On September 19, 2000, The New York Times reported that "the bumper sticker on the sedan parked in front of Suzanne and Duke Egbert's house declares, 'We Are Everywhere.' 'We' refers to contemporary pagans, whose spiritual paths lead them to regard nature as divinely charged. To raise the public profile of pagans -- and try to gain them broader acceptance -- the Egberts and others have established Pagan Pride Day, to be celebrated with events in cities in the United States and Canada timed to coincide roughly with the autumn...
On September 19, 2000, the Los Angeles Times reported that "it's Pagan Pride Day, and hundreds of witches are out of the broom closet, flying high. In a meeting room at the Unitarian Universalist Church in Long Beach, a priestess of the Yoruban goddess Yemaya is teaching an enraptured group of four men and four women how to read Tarot cards. The priestess, June Gerron from Orange, is telling her class that the woman-with-a-lion card is often interpreted as 'power over your animal self--grrrrr!'...At the gathering Saturday, all...
On September 17, 2000, The Denver Post reported that "for two millennia, pagans have lived on the spiritual periphery, their Earth-based faith demonized by mainstream religions. 'The Christian church has spent 2,000 years making 'witches' and 'pagans' bad words because we are the religion that lost the war (between paganism and Christianity),' says Denver psychotherapist Judith Brownlee, who is also a witch. 'Anthropologists will tell you that any time a culture comes in, takes over and ousts an older culture, the gods and goddesses...
n August 14, 2000, The Times-Picayune published an article on "Monte Plaisance, a self-proclaimed witch and High Priest of Wicca who runs a coven in Houma, where he plans to open a museum that he says will contain one of the rarest collections of witchcraft and pagan artifacts in the country. He has been displaying some of the artifacts in his occult shop in Houma one weekend a month." Some, such as the Rev. Velvet Rieth, High Priestess at Covenant of the Pentacle Wiccan Church in New Orleans,are worried about the museum and the...
On August 5, 2000, the Star Tribune reported on the eighth annual St. Louis Pagan Picnic, sponsored by the Council for Alternative Spiritual Traditions (CAST). The event drew over 2,000 to Tower Grove Park in St. Louis, and included vendors from all over the country in addition to informal workshops on subjects such as a "Teen Chat on Paganism" and the "Pros and Cons of Coming out of the Broom Closet." Picnic organizer Kris Dolgos explained that while it is great for the Pagan community to get together, it is not the only reason for...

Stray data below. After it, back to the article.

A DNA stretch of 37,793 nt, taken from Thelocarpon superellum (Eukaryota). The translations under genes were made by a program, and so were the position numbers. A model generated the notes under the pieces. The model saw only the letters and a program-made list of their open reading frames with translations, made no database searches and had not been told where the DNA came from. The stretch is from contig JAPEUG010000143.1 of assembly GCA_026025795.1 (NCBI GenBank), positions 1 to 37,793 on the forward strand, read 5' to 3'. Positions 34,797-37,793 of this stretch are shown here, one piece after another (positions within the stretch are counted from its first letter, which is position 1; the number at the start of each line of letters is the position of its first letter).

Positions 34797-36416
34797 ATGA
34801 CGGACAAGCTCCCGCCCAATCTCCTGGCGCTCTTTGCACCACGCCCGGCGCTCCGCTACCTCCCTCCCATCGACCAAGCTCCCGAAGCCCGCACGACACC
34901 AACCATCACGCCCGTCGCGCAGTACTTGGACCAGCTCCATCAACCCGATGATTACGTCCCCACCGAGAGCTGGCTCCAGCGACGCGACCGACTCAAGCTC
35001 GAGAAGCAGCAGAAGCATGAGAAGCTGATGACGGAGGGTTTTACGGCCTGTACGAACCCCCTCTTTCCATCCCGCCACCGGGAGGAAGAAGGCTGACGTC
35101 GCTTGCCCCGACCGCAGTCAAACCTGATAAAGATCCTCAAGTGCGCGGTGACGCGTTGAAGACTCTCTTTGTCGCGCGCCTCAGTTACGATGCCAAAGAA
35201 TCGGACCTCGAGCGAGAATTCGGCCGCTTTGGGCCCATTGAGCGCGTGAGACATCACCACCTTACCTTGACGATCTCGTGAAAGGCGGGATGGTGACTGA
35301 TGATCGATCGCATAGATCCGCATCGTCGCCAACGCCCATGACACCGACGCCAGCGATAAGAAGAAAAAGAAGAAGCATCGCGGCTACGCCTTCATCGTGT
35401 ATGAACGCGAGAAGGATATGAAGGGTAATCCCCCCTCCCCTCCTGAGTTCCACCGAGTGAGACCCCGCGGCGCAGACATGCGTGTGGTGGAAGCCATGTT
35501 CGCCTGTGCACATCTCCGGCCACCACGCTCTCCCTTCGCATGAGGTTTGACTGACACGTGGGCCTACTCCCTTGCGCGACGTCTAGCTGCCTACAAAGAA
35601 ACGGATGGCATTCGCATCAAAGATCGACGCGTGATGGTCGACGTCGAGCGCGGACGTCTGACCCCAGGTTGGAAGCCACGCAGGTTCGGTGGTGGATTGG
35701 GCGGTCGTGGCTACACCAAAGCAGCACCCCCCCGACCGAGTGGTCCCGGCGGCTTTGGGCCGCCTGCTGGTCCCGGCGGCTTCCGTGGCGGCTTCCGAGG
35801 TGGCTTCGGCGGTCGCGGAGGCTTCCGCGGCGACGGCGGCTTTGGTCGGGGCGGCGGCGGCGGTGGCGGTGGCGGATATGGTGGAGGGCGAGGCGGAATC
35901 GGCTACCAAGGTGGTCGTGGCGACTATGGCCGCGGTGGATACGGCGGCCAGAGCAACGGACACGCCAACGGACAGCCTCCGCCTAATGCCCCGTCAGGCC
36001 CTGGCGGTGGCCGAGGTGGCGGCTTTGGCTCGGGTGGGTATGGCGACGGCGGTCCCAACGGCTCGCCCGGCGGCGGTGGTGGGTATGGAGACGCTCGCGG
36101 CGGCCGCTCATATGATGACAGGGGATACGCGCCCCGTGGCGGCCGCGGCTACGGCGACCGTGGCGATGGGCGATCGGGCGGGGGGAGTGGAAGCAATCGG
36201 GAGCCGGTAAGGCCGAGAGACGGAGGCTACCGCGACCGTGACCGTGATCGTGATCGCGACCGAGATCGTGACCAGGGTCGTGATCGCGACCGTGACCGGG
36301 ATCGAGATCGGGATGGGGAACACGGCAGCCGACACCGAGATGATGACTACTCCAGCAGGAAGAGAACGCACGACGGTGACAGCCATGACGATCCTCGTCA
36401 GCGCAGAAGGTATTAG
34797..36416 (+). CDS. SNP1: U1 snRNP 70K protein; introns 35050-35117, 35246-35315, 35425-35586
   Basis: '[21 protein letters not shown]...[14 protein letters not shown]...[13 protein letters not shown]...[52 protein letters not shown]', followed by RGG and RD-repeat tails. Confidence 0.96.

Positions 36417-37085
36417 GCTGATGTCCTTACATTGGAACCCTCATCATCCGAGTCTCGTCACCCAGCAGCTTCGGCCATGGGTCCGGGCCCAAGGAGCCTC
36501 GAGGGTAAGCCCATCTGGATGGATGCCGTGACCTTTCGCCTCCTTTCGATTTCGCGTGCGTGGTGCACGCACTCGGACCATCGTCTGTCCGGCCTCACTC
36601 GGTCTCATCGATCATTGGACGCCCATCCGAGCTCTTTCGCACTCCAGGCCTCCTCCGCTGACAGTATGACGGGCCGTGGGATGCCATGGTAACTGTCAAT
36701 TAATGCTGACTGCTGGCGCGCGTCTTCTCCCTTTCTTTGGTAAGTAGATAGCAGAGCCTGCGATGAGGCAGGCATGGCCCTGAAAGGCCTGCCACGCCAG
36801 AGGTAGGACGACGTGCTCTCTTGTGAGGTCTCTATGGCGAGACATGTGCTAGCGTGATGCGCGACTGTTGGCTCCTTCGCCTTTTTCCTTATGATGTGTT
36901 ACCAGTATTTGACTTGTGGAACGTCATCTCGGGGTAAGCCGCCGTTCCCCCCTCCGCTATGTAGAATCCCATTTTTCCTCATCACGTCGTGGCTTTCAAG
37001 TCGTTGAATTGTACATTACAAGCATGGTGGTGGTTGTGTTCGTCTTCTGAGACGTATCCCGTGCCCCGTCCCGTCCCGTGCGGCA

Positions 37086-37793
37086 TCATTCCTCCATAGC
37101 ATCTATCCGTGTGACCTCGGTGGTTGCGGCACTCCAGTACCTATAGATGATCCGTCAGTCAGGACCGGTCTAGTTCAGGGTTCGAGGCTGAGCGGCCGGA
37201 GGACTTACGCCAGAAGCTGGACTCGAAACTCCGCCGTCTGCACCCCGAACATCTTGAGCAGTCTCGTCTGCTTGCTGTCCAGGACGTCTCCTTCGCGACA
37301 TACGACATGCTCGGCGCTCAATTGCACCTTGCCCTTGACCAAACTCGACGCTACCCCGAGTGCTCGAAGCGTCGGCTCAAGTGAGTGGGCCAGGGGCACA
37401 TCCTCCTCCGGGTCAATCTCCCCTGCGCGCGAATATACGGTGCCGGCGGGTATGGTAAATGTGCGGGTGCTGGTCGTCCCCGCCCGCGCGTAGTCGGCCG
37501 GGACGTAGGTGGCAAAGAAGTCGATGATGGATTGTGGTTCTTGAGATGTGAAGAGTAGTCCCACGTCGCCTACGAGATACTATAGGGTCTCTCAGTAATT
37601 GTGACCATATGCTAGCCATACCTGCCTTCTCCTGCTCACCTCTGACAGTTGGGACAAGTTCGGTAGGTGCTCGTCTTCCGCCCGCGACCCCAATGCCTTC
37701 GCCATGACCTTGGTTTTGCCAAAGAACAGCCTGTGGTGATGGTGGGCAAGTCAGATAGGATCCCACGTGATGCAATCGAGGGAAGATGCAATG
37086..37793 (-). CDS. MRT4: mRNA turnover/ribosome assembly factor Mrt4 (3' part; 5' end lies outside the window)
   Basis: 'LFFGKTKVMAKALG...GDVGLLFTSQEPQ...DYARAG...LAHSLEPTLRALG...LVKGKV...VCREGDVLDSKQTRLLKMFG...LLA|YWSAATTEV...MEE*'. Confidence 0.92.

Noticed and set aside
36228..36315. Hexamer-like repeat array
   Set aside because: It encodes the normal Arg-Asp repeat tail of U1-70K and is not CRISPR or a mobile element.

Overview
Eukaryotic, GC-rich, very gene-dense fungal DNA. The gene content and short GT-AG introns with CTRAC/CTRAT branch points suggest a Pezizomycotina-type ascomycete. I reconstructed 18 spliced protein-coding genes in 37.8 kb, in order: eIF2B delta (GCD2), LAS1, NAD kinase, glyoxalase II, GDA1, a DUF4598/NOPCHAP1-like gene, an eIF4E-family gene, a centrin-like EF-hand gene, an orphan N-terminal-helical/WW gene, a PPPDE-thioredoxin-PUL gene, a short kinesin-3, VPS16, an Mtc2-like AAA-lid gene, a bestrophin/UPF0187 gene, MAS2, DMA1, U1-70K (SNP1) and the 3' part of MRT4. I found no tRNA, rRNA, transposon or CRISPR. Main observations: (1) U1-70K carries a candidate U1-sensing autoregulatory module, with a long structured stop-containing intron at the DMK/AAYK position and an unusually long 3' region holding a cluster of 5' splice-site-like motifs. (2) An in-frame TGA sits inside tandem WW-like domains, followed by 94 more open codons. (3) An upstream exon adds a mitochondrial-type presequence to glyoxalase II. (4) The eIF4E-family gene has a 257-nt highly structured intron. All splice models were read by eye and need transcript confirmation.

On March 31, 2000, The Courier-Journal reported that
Brandi Lehman, a senior at Elwood Community High School in Indiana,
has filed a lawsuit in U.S. District Court against Elwood Community
School Corp. for forcing her to stop participating in a
student-teaching program because she wore a pentagram. Jacquelyn
Bowie, attorney for the Indiana Civil Liberties Union, is defending
Lehman in her case. Bowie stated: "They [the school] can't
ban it unless they show it's going to cause a disturbance, and they
haven't done that."
On March 15, 2000 the South Bend Tribune reported that "freshman Irma Patton was sent home Friday from Clark High School [in Hammond, Indiana] for repeatedly refusing to remove or place tape over her pentagram ring and button. School officials insist that pentagrams are gang symbols... worn by members of Chicago's Latin Kings gang... Irma Patton insists she does not belong to a gang. She and her mother, Wanda Patton, are both followers of Wicca - a pagan nature religion... 'They're violating our rights for what we are,' Wanda...
On March 5, 2000, The Boston Globe published an article
on a student club at Bridgewater State College called WICCA, Witches
Interactive College Community Association. It is one of the few
collegiate student organizations in the country dedicated to Witches.
The WICCA office only knows of other active clubs at Roger Williams
University in Bristol, Rhode Island and one that operates at Florida
State University. Raven, a Bridgewater State student who started
WICCA, tells of the few problems he has had in starting the
On February 13, 2000, The New York Times published an
article on the increasing popularity of Wicca among American
teenagers, most of whom are female. Wren Walker, creator of the
Witches' Voice web site, estimates that 35 percent of the total
visitors to the site are under 18. The company's web page for
teenagers, "So Ya Wanna Be a Witch," has drawn 175,000 visitors in
the last two years. Walker stated that witchcraft is, "especially
appealing to the young people who want to be active participants in
their own spiritual lives."...
On January 22, 2000, the Star Tribune reported that "the Goddess Committee, of Northern Dawn Council, Covenant of the Goddess (COG), Minneapolis, rented...three billboards to explain their faith to the public." The billboards are not meant to gain converts, but to raise awareness about religious freedom and the Pagan faith. "The three boards, two in St. Paul and one in Minneapolis, say 'The Goddess is Alive and Magic is Afoot,' 'The Goddess is Within,' or 'Embrace the Goddess.' They
are not full side billboards but are displayed...
On January 15, 2000, the Los Angeles Times reported that
Shari Eicher, who teaches 11th grade English at Scotland High School
in Laurinburg, NC, was suspended with pay indefinitely for her Wiccan
beliefs. Eicher has stated that she did not talk to her students
about Wicca. Her and her husband, Richard, have been practicing
Wiccans since 1998.